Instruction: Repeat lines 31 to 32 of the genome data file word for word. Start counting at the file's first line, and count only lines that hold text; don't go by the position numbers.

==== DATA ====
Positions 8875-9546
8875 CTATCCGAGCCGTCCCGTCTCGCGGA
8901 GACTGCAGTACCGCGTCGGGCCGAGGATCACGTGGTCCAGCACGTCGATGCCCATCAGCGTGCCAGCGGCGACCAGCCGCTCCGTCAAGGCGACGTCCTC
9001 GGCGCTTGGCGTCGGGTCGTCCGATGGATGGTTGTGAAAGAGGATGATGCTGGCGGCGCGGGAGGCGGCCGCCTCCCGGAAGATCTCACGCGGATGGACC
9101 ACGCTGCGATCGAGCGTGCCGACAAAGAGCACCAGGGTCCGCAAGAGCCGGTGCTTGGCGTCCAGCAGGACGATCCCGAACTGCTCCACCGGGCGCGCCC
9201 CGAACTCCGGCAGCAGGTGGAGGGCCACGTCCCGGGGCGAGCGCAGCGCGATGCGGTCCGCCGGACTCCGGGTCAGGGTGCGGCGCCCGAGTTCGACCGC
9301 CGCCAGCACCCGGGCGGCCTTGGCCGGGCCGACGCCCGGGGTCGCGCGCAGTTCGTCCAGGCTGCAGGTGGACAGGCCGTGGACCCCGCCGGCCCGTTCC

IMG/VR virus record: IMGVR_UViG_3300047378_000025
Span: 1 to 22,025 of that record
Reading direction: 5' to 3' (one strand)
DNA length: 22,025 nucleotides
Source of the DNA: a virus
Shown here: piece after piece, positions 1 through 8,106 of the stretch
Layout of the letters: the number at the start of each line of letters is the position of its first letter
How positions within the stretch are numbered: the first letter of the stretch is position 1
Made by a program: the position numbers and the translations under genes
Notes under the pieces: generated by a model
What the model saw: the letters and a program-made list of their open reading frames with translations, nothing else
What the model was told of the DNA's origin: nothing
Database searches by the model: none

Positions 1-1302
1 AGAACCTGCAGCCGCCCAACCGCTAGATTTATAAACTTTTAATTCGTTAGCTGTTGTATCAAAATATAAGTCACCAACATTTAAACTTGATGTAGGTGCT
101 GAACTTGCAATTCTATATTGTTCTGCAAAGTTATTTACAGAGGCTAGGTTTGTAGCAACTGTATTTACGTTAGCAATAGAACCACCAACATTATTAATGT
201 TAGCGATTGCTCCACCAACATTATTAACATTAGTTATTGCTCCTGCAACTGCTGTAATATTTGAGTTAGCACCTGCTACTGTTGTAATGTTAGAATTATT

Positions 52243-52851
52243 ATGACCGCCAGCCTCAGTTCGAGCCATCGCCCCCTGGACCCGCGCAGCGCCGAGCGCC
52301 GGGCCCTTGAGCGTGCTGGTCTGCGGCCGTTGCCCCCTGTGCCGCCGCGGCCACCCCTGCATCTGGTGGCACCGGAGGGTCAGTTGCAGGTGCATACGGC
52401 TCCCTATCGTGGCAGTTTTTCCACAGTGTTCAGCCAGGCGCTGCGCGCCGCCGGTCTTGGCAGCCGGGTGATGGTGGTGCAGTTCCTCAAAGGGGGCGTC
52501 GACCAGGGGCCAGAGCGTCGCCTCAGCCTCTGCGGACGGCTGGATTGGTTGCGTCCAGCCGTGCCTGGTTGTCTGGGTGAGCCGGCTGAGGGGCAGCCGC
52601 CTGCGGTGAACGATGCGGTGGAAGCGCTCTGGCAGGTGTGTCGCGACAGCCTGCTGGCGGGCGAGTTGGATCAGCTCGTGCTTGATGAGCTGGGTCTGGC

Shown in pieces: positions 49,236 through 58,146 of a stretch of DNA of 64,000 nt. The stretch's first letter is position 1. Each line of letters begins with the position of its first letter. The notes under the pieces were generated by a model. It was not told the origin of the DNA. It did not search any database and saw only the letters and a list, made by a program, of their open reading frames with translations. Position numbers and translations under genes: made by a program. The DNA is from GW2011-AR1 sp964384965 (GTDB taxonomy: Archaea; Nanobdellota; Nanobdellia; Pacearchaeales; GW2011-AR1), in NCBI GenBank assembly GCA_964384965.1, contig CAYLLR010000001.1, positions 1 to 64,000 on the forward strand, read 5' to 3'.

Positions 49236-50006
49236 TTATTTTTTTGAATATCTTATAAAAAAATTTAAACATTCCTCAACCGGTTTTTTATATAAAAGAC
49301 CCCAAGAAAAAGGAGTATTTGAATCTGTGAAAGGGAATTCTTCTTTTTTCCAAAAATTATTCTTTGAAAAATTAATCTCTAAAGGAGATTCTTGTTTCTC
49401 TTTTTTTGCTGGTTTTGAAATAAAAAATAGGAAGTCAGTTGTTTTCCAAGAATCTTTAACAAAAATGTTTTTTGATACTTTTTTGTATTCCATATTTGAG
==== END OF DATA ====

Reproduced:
Shown in pieces: positions 49,236 through 58,146 of a stretch of DNA of 64,000 nt. The stretch's first letter is position 1. Each line of letters begins with the position of its first letter. The notes under the pieces were generated by a model. It was not told the origin of the DNA. It did not search any database and saw only the letters and a list, made by a program, of their open reading frames with translations. Position numbers and translations under genes: made by a program. The DNA is from GW2011-AR1 sp964384965 (GTDB taxonomy: Archaea; Nanobdellota; Nanobdellia; Pacearchaeales; GW2011-AR1), in NCBI GenBank assembly GCA_964384965.1, contig CAYLLR010000001.1, positions 1 to 64,000 on the forward strand, read 5' to 3'.

Positions 49236-50006